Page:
• Image Credit: Mahindra
  • Image Credit: Mahindra
  • Image Credit: Mahindra
  • Image Credit: Mahindra
  • Image Credit: Mahindra
  • Image Credit: Mahindra
  • Image Credit: Mahindra
  • Image Credit: Mahindra
The Indian manufacturer Mahindra is fighting tooth and nail to keep building its Roxor off-road vehicle to sell in the United States.

In early August, Jeep mother company FCA filed a complaint with the U.S. International Trade Commission to stop Roxor sales in the U.S. FCA claims the Roxor design is an intellectual property infringement on Jeep design, meant to undercut FCA's own Jeep products on the market.

Now Mahindra has released a statement to the commission saying that FCA's complaint is without merit. While FCA stated in its claim that the Roxor is "an imported low-quality knock-off kit car," Mahindra points out that the vehicle took several years to develop and is manufactured in Michigan. Mahindra intends the Roxor to be an off-road vehicle only, and says it does not compete with Jeeps. The Roxor isn't road legal, only comes with a diesel engine and reaches a top speed of only 45 mph. However, it has to be said that the uncomplicated Roxor is far closer to the original ethos of WWII-era Jeeps than the Jeeps FCA currently manufactures.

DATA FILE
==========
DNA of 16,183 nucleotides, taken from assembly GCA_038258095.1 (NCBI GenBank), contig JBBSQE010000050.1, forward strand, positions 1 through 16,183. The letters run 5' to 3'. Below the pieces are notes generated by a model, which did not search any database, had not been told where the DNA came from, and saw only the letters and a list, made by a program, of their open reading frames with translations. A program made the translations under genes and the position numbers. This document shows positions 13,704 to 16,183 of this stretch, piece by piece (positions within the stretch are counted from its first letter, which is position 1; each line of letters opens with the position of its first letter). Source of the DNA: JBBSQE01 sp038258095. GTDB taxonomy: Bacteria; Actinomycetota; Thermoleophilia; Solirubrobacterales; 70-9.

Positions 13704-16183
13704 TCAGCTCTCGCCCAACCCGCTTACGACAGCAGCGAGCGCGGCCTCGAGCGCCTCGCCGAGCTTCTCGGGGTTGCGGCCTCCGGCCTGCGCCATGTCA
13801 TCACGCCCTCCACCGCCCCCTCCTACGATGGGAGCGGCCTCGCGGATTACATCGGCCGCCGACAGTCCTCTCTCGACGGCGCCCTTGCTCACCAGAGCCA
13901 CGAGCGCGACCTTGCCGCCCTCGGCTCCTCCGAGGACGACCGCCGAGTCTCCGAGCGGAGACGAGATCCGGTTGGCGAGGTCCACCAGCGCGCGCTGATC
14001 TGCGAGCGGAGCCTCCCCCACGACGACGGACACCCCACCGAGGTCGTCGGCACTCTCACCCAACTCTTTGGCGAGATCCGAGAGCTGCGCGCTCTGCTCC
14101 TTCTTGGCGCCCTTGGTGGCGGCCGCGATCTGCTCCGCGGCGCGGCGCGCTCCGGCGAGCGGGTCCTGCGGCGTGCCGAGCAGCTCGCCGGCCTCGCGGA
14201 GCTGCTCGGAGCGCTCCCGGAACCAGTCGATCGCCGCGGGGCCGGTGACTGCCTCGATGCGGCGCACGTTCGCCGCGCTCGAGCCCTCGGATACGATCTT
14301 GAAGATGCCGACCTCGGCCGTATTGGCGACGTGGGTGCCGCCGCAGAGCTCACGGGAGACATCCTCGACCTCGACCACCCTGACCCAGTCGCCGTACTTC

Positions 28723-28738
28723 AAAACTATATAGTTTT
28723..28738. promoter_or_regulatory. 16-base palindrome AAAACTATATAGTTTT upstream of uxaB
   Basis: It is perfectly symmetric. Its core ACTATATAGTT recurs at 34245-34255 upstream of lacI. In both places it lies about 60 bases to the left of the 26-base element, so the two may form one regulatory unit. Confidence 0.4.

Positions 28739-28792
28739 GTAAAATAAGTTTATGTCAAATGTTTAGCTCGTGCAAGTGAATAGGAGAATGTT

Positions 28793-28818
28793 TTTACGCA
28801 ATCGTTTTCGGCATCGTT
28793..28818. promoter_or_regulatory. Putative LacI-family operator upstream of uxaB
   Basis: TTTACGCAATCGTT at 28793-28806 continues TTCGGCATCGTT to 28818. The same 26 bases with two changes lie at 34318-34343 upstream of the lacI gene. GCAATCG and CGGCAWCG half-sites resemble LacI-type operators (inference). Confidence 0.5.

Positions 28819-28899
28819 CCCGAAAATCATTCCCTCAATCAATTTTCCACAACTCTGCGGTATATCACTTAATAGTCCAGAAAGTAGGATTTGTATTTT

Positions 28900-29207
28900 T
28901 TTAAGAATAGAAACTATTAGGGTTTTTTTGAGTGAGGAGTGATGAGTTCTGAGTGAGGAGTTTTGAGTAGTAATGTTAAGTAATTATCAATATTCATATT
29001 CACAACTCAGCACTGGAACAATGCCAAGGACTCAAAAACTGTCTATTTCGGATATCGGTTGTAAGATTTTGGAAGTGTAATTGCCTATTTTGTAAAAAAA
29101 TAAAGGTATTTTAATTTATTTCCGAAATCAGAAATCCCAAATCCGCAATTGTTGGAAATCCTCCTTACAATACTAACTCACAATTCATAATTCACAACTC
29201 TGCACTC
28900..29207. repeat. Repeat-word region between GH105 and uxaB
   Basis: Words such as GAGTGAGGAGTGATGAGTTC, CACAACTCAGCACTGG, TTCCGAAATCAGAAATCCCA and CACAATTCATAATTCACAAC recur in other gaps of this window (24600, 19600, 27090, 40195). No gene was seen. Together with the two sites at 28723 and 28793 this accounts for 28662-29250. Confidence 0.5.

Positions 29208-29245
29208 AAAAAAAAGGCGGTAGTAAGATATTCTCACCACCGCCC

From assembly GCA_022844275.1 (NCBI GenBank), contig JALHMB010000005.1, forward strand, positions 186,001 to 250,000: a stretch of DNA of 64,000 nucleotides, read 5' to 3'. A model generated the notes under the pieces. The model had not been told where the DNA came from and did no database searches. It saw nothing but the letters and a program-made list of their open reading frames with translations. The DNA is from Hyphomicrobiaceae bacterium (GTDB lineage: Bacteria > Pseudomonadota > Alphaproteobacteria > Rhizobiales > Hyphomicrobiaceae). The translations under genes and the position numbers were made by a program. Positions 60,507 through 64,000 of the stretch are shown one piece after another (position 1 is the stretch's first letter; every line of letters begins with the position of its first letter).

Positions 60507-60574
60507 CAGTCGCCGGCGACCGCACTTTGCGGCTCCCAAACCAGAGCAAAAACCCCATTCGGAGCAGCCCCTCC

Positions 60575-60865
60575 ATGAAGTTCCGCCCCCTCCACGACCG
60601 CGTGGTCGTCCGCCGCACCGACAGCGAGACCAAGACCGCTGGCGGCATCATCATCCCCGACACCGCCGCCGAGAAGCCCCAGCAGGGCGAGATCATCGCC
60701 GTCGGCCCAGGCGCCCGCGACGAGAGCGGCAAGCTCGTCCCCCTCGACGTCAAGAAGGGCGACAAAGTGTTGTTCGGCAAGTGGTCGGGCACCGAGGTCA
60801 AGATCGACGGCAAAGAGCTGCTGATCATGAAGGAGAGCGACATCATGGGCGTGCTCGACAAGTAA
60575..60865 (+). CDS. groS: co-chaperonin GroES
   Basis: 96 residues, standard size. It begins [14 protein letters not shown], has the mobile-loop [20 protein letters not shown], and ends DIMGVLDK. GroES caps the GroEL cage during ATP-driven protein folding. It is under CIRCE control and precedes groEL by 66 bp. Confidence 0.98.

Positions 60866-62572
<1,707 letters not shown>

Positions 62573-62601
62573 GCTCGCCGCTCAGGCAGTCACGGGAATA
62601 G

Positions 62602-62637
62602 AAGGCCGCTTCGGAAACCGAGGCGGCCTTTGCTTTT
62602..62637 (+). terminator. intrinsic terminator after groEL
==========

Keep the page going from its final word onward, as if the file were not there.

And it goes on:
Mahindra also states that FCA agreed in 2009 not to bring about infringement claims as long as Mahindra used a grille design that FCA approved — going with a grille design that clearly differs from the classic Jeep trademark grille. The matter might partially muddled by the fact that the grille agreement was made with 2009's Chrysler instead of today's FCA. Looking back several decades, the entire Mahindra Roxor appearance is at its core based on a 1940s license agreement made with Willys, the original Jeep manufacturer.

Mahindra's statement addresses FCA as "Fiat," and it should not be forgotten that Fiat itself manufactured a Jeep lookalike, the Campagnola, from 1951 to 1973 — also with a different grille. Fiat Industrial subsidiary Iveco's history page says the 1951 Campagnola was constructed "according to the Willys mould".

Mahindra claims that FCA is using the complaint to create negative publicity to damage Mahindra's reputation. The Indian manufacturer reminds us that it is the first automotive OEM to set up a new manufacturing operation in southeast Michigan in over 25 years — in Auburn Hills, not far from FCA's U.S. headquarters.

Related Video:


Share This Photo X